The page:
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Omega thanks

I just want to congratulate you, your staff, and William Burton on the wonderful piece, “The Omega Factor,” that appeared in the April issue of the University of Chicago Magazine. In recent years, I have been reading a lot about such ideas, and Burton’s article is the clearest and most succinct I have seen. It synthesized the whole issue for me, helping me to fully digest all the bits of information that I had picked up on the subject. After reading “The Omega Factor,” I felt like screaming, “Eureka.”

Again, thanks and congratulations.

Robert A. Bennett, X’58

New York, New York

Softball curveball

I thoroughly enjoyed learning of the latest thinking about the cosmos and the imminent satellite launches to settle related issues. My biggest wish before I die is that science finally explicate, and explain to me, the reality that I and We live in.

One question has bothered me that perchance one of the U of C physicists may elucidate. The Big Bang theory has the universe expanding starting from a small size, say that of a softball. An unrelated concept is that as we observe galaxies that are at increasing distances, they appear as when they were younger because of the time spent by light to travel the great distance to our eyes. In a reductio ad absurdum, with better telescopes we may eventually see objects 15 billion light years distant, at the very beginning of the cosmos…when the universe was the size of a softball! Please, someone, resolve this paradox for me.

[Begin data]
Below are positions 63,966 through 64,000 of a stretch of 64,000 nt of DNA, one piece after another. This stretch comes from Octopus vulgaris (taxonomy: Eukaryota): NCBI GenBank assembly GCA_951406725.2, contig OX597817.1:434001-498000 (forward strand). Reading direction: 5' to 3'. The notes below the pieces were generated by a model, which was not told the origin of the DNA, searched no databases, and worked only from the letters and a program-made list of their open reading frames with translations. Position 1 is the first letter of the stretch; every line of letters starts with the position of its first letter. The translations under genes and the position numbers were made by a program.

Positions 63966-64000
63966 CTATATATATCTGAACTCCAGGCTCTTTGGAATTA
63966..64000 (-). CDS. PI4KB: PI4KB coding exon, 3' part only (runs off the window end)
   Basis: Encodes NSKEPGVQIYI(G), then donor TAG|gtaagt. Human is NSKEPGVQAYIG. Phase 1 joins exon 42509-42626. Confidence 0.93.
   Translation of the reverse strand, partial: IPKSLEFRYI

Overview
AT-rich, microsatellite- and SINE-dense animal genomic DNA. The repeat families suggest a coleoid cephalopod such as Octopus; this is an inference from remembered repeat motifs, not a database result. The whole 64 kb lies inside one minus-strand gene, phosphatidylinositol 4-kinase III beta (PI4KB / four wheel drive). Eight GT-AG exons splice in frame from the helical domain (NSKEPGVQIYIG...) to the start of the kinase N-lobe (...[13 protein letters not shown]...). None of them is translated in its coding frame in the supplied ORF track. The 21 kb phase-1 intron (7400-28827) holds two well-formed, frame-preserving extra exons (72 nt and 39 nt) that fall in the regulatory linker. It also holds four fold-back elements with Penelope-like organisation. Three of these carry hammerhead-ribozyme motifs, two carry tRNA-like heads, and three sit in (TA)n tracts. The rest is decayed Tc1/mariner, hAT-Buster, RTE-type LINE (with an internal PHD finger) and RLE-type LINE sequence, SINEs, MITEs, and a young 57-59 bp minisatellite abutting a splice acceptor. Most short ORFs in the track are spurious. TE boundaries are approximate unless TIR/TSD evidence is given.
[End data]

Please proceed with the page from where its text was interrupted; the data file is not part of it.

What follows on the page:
Harold I. Jacobson, AB’53, SB’57

Santa Barbara, California

Michael S. Turner, the Bruce and Diana Rauner distinguished service professor and chair of the astronomy & astrophysics department, steps up to the plate: The light we see today from the most distant galaxies was emitted when the universe was only about 1/6th its present size and was only one billion years old. Because galaxies only came into existence when the universe was about one billion years old, we will have just about reached the limit to how far back we can see galaxies. With some luck and large telescopes like the 10-meter Keck telescopes, the Hubble Space Telescope, and the Next Generation Space Telescope, we may be able to see the first supernovae (explosions of massive stars) that are thought to have occurred when the universe was about 1/10th its present size and less than one billion years old.

Earlier than that, we enter the dark ages, the time before stars and galaxies. However, with microwave eyes we can see the microwave echo of the Big Bang, the cosmic microwave background radiation discovered by Penzias and Wilson in 1964. It provides us with a snapshot of the universe at the age of 300,000 years, when it was 1/1,000th of its present size. This snapshot—a Rosetta Stone for cosmology—contains a record of the universe’s earliest moments. U of C cosmologists John E. Carlstrom, Stephan Meyer, and Mark W. Dragovan are building state-of-the-art instruments that will be deployed in balloons and satellites and at the South Pole to study this microwave echo. We hope the measurements they make will help answer questions like: Will the universe expand forever or recollapse? Did all the structure we see today originate from quantum mechanical fluctuations on subatomic scales? What is the nature of the ubiquitous dark matter?

Curricular lament